I Ching and Me
  by Steve Karol
Steve Karol Consultants

The I Ching is one of the most valuable books to ever be produced on Earth. Sherrill and Chu say that "For the Chinese, the I Ching is the equivalent of the Bible. No other book pervades the lives of the people in the same way."*

This article assumes that the reader has a basic knowledge of the I Ching, and has studied the hexagrams enough to be familiar with their meanings and references. There are many translations of this book available, and you must find the one that you agree with and that seems to be the best for you.

The method that I have developed for myself comes from an ancient book, MEI HUA SIN I or The Plum Flower Mind I Ching and has proven itself to me many times, and while I sometimes use the other traditional methods for divination, I use this one the most anymore.

I discovered it in Jou, Tsung Hwa's book The Tao of I Ching: Way to Divination, (1984, Tai Chi Foundation, Taiwan). Shao Yung (c. AD 1020-1070) is a famous sage in Chinese History, who was given The Plum Flower Mind I Ching by its author's grandson who was told that on a certain day, month, and year, at a certain time, a person will come to visit, and he should give that person the book.

There were two methods of divination in the book that Shao received-- the way I use the I Ching is based on the Hsien Tien (Earlier Heaven) Method. This method does not require any coins or sticks-- Only yourself, your intuition, some math skills and an accurate watch or nearby clock. Intuition is the most important ingredient, and along with it, the ability focus your mind. If your Intuition and Focus are not developed enough, this method is useless to you.

Have you ever had the feeling that someone was watching you, and happen to look up and indeed, you were right? Possibly you started thinking about someone, and your phone rang with them calling you, or maybe they showed up unexpectedly for a visit! These are two of the most commonly shared forms of Intuition (ESP) among people everywhere, and you need to remember the "feeling" that you get when an event like this occurs. This "feeling" is from your Intuition, and Spiritual Contact will manafest itself with this same "feeling" when you develop this Intuition.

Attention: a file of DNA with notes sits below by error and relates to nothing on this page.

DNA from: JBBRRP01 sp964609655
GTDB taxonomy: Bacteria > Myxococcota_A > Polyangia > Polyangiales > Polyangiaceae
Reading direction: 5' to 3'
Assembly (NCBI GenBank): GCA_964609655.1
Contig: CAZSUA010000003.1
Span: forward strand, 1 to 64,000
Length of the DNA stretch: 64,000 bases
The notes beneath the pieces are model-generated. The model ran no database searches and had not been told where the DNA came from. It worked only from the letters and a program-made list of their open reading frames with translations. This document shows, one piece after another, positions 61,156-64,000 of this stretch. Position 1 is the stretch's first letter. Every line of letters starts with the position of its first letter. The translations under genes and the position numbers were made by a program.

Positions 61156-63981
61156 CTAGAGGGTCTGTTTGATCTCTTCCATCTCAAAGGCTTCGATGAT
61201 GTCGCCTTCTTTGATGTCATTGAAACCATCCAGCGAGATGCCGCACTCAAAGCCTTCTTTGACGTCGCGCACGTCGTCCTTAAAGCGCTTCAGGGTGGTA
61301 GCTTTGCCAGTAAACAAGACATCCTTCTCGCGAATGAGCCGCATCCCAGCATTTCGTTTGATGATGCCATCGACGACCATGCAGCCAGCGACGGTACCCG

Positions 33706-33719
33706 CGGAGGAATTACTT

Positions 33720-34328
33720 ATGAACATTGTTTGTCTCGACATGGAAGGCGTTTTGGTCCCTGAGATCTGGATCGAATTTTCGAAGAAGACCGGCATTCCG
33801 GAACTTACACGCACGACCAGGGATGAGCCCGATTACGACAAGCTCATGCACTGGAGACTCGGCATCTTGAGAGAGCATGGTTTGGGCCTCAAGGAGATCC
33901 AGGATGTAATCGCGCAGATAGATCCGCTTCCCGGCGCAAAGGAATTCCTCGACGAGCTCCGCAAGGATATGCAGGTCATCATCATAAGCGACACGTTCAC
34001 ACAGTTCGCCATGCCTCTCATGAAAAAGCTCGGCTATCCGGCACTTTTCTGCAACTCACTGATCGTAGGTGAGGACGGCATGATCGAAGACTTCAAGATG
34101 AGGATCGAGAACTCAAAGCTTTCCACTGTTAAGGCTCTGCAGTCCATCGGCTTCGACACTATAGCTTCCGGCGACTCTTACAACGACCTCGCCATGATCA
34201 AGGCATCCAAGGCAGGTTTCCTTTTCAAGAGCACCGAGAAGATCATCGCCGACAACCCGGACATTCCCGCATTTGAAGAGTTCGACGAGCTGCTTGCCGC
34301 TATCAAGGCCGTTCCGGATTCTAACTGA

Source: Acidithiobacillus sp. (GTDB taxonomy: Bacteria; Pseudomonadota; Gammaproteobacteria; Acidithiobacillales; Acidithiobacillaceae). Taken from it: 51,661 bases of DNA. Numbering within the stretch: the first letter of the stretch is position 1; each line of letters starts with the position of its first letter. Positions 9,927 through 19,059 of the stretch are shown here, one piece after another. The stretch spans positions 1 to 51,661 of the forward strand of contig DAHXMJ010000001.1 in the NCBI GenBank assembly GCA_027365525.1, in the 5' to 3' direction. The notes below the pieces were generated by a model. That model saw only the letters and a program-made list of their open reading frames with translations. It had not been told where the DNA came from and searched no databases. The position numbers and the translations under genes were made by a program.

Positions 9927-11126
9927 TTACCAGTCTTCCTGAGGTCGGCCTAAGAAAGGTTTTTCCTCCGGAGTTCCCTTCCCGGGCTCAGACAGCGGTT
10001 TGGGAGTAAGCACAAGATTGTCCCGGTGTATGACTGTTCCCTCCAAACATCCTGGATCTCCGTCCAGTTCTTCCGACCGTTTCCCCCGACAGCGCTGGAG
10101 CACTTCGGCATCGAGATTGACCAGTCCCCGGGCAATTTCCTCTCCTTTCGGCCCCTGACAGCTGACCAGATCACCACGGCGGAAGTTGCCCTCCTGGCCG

We all have worries, concerns, or questions about certain events that are taking place, or about to take place, in our lives. The I Ching was developed to help us receive answers to these questions and concerns and to help us achieve Self Mastery of Fate. It is a wonderful guide for the right actions or non-actions to take at the right times. I can honestly say that it has never let me down. Sometimes the answer is not what I had hoped for, but it is the truth.

The first step in my way of using the Hsien Tien method, is to formulate your question. I find that "How" and "What" questions work the best (How should I approach ________? What should I do about ______? How will _________ affect me? What will happen if _________?). You want to concentrate on this question and keep it in the back of your mind (this is the focus part) as you go about your daily activities.

Sooner or later, in the middle of whatever you happen to be doing, your Intuition will generate the "feeling". For me it appears as a shiver down my spine, for others "a weird vibe," but it is "the feeling". Generally for me, my question will pop into my head at this moment, or I will just know that this moment in time has the answer to my question. This is where the math comes in...

You need to write down or remember the hour and date that you received your "answer". The more accurate your watch or clock is the better-- the accuracy is only important if the time is very close to the hour, however, as any in-between times are written as the hour itself. The number for the time is from 1 to 24 and you must use the Standard Time for wherever you are at-- not Daylight Savings Time.

The day and month for the Western Calender are simply what day of the month it happens on, and the Western Month Number from 1 to 12. To get the number for the year, you must divide the year by 12 and use the remainder which will be a number from 1 to 11. If there is no remainder, you use 12 for the year's number.

So, if I use July 2, 1999 for an example it will translate as 7 for the month, 2 for the day, and 7 for the year. If this happened at 1:17 PM this would translate to the number 13, HOWEVER, I am on Daylight Savings Time, so the correct Standard Time number is 12...